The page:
The roads and homes might be gone, he said, but "inch by inch, mile by mile, community by community, they are taking this stuff back."
Smith spoke of firefighters who pulled signs out of the mud and residents using their ATVs to rescue neighbors.
He recalled "hearty people" who didn't wait for officials to reach them but who are "finding roads out." He said he'd heard reports of people hiking out of canyons.
In recent days, rescues in hard-to-reach areas have taken extraordinary measures. On Saturday a Chinook helicopter piloted by the Colorado National Guard picked up 78 children who got stranded while on a field trip.
Smith's hopeful tone was echoed by Boulder native Jake Koplen. His family nearly evacuated as floodwater surrounded his home. He snapped photos of the scene and posted them to CNN's iReport.
Now his family is beginning the slow work of cleaning up. But they won't do it alone. Koplen says his phone has been ringing non-stop with offers of food and assistance.
Still, authorities worry that any additional water on ground that's already soaked by up to 15 inches of rain will cause more flooding and dislodge mud and debris.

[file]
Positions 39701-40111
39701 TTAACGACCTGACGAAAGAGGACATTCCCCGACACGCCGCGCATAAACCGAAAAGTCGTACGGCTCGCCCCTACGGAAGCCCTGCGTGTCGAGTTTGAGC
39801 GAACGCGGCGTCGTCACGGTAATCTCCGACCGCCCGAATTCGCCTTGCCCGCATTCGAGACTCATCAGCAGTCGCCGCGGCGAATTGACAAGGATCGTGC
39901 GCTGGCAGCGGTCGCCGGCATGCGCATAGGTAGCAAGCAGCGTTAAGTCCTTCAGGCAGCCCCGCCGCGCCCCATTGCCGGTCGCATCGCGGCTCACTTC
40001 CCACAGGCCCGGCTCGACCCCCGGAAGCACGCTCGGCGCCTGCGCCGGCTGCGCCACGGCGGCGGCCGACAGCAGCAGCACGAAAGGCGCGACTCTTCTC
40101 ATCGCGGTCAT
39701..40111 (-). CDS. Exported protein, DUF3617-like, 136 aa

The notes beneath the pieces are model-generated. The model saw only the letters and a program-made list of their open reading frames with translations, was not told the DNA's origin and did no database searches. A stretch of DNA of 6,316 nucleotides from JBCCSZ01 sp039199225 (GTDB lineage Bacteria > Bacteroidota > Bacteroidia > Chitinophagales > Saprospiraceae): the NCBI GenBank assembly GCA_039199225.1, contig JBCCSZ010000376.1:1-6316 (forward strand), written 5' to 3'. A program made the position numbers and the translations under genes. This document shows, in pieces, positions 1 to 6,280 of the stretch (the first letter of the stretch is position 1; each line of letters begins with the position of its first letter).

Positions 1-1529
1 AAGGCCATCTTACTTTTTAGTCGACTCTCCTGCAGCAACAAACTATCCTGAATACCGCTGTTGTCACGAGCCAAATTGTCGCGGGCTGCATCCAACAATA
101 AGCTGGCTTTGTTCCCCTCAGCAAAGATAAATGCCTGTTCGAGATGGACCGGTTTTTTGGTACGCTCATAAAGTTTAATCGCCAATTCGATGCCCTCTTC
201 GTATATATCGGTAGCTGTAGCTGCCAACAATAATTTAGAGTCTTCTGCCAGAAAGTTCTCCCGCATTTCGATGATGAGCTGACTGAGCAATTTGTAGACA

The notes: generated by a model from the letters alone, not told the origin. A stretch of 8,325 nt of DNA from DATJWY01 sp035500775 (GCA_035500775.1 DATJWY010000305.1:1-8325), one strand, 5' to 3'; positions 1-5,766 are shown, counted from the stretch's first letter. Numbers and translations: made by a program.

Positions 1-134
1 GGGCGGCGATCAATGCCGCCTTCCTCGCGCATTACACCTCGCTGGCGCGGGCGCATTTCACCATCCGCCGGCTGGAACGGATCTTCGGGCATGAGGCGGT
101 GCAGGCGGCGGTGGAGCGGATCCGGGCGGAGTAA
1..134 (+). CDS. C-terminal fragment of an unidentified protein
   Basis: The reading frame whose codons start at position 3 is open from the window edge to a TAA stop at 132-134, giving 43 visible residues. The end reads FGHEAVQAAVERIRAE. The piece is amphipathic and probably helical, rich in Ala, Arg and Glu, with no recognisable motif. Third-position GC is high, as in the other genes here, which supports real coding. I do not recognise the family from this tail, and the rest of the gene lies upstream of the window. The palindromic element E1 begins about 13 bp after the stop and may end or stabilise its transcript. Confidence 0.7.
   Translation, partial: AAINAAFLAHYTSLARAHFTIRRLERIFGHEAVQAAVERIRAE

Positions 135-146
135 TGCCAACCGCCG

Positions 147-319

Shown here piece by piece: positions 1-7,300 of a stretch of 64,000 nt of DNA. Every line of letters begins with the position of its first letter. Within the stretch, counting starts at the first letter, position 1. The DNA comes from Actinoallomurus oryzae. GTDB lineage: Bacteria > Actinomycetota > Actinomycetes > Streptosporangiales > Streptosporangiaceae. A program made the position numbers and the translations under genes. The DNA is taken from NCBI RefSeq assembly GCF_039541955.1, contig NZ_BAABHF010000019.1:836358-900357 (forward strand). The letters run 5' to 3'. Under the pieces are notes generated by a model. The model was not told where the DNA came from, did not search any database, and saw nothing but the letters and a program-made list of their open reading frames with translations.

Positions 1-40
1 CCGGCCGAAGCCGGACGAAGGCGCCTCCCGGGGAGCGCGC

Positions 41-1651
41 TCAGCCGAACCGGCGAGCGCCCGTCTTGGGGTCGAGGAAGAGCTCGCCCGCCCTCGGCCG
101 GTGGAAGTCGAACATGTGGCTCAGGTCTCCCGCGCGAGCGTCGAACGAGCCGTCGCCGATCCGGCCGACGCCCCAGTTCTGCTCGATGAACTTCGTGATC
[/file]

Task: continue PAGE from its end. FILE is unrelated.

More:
Smith said he couldn't begin to estimate the scope of the damage. "I've known these areas for 25 years," he said "I don't recognize some of them."
Damage worth millions
Boulder County alone will need an estimated $150 million to repair 100 to 150 miles of roadway and 20 to 30 bridges, county transportation director George Gerstle said. The repair bill will be "10 to 15 times our annual budget," he said.
A helicopter surveillance mission Saturday carrying Colorado Gov. John Hickenlooper and members of Colorado's congressional delegation was diverted twice to pick up people waving to be rescued.
After the officials' delayed arrival at a Boulder airport, U.S. Sen. Mark Udall promised a bipartisan push in Congress for federal aid for flood recovery.
President Barack Obama signed a major disaster declaration for Colorado on Sunday and ordered federal aid to supplement state and local recovery efforts in Boulder County.
Hickenlooper said he spoke by phone with U.S. Transportation Secretary Anthony Foxx, who "was adamant that the $5 million that was released Friday was just the beginning" of federal assistance.
"We're going to come back and rebuild better than it was before," the governor said.
Already some are doing their own math. Barb Vacek doesn't know the dollar amount but she's taken stock of the emotional cost.
Her family is exhausted, their home and many of their mementos, gone. "I did lose my family slides from my parents who are deceased," she said. "I was the person entrusted with them, so my childhood is wiped out."
Right now, she says, her guilt outweighs her grief.